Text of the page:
- Starbucks will now allow employees to wear clothing and accessories that support the Black Lives Matter movement, COO Roz Brewer and VP of Inclusion and Diversity Zing Shaw told employees in a letter posted on its website Friday. The company has also designed 250,000 T-shirts to "demonstrate our allyship and show we stand together in unity" that feature phrases including "Black Lives Matter" and "No justice, No peace." Employees can wear their own BLM attire until these company T-shirts are available. Employees will receive additional operational guidance on June 15.
- This statement comes after BuzzFeed News released an internal Starbucks memo Wednesday that told employees wearing clothing and accessories that supports the Black Lives Matter movement could be misinterpreted and lead to violence. According to the publication, the bulletin also included a video of Shaw explaining that "agitators who misconstrue the fundamental principles" of the BLM movement could "intentionally repurpose them to amplify divisiveness."
- Starbucks' dress code prohibits attire that advocates a "political, religious or personal issue." A Starbucks spokesperson confirmed to BuzzFeed News yesterday that the memo was authentic and said that the company is "dedicated to ending systemic racism" but that its dress code policy would stay in place "to create a safe and welcoming" environment at Starbucks stores. "We respect all of our partners’ opinions and beliefs, and encourage them to bring their whole selves to work while adhering to our dress code policy," the spokesperson said.
Starbucks' decision to reverse its policy also followed widespread backlash on social media and calls to boycott the company. Employees also told BuzzFeed News in response to the initial ban on BLM attire that employees could wear attire that supports LGBTQ+ rights and that Starbucks has distributed pins and accessories supporting the LGBTQ+ community to partners in the past.
The company's about-face was swift, but its initial ban on BLM attire could damage its progressive reputation. This dress code policy change comes just two years after a widely publicized incident where a Philadelphia store manager called the police on two Black patrons, who were waiting on a third member of their party before ordering, and had them arrested. The following month, Starbucks closed its 8,000-plus U.S. locations for "several hours" on May 29 to train its employees on racial bias. This series of racial mistakes could make leadership appear disingenuous and make the policy change ring hollow.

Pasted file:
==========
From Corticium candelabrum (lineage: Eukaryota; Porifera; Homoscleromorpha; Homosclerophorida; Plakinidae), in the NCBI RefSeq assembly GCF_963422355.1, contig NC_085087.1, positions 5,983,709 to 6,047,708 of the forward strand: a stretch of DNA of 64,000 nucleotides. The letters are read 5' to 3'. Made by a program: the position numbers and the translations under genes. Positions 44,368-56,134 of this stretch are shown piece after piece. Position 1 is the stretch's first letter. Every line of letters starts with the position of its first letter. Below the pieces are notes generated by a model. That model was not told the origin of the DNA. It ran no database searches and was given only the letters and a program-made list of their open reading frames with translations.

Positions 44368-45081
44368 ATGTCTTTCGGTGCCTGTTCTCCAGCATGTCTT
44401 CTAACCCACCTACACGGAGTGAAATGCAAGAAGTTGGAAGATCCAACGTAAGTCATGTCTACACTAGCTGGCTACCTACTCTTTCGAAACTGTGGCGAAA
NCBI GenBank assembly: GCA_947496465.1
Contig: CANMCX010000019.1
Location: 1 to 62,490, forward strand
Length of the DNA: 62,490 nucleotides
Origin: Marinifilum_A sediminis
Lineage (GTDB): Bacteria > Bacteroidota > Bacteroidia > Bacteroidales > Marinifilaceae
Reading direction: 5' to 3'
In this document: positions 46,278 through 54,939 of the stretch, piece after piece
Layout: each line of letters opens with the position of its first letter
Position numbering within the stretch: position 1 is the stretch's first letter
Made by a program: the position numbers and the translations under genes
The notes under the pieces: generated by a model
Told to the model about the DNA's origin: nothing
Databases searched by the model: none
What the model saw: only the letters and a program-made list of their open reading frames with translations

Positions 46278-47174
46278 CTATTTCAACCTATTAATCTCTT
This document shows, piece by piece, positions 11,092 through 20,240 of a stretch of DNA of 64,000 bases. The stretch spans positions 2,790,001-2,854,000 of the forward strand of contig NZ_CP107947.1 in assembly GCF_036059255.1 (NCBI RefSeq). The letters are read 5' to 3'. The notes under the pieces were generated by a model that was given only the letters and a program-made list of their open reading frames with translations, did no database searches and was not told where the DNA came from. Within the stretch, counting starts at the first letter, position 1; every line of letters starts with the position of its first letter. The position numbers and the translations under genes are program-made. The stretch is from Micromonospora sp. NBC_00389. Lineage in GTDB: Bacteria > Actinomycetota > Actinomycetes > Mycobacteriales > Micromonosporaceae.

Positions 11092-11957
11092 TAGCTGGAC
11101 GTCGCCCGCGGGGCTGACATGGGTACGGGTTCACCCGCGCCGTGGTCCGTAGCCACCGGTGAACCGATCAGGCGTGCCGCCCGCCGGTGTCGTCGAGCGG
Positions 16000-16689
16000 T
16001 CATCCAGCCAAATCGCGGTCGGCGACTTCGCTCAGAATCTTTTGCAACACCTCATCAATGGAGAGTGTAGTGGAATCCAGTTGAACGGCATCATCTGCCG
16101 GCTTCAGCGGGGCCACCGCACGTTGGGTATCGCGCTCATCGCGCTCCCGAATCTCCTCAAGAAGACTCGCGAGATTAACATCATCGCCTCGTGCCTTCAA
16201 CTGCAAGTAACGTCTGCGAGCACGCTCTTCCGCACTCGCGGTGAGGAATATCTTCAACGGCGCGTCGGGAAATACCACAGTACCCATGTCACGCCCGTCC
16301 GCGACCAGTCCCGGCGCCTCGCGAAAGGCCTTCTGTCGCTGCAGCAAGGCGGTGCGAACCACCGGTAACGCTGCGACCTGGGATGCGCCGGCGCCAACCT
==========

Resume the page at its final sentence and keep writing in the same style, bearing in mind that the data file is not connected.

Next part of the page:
Last week, Starbucks tweeted "Black lives matter. We are committed to being a part of the change." That came along with a more comprehensive statement that it is "actively hosting open and necessary conversations with our partners (employees) about racism the Black community faces." The company also announced that it is pledging $1 million "to organizations promoting racial equality and more inclusive and just communities" and has partnered with Arizona State University to create anti-bias resources and training.
The company also allowed employees at a Madison, Wisconsin store that had its windows shattered to paint a mural on the wood boarding up its storefront that includes the phrase "We will confront racism... We will not be bystanders" next to an image of a raised fist. The company shared photos of this display in a blog post, which also includes a statement from an employee that "The first Pride was actually a riot at Stonewall. That was an inflection point, and I do believe this is another inflection point. This is one of those moments where I think the tide is turning and change will happen."
But extending these messages of support online and initially denying employee requests to wear clothing supporting BLM — especially when the chain amplifies LGBTQ+ support during Pride month — frustrated employees.
Starbucks is far from the only restaurant to receive criticism for its dress code policy. Union Square Hospitality Group's Gramercy Tavern was sued last year by a gender non-conforming employee who claimed a dress code requiring them to wear a tie was discriminatory, and many chains have come under fire for discriminatory dress requirements for patrons.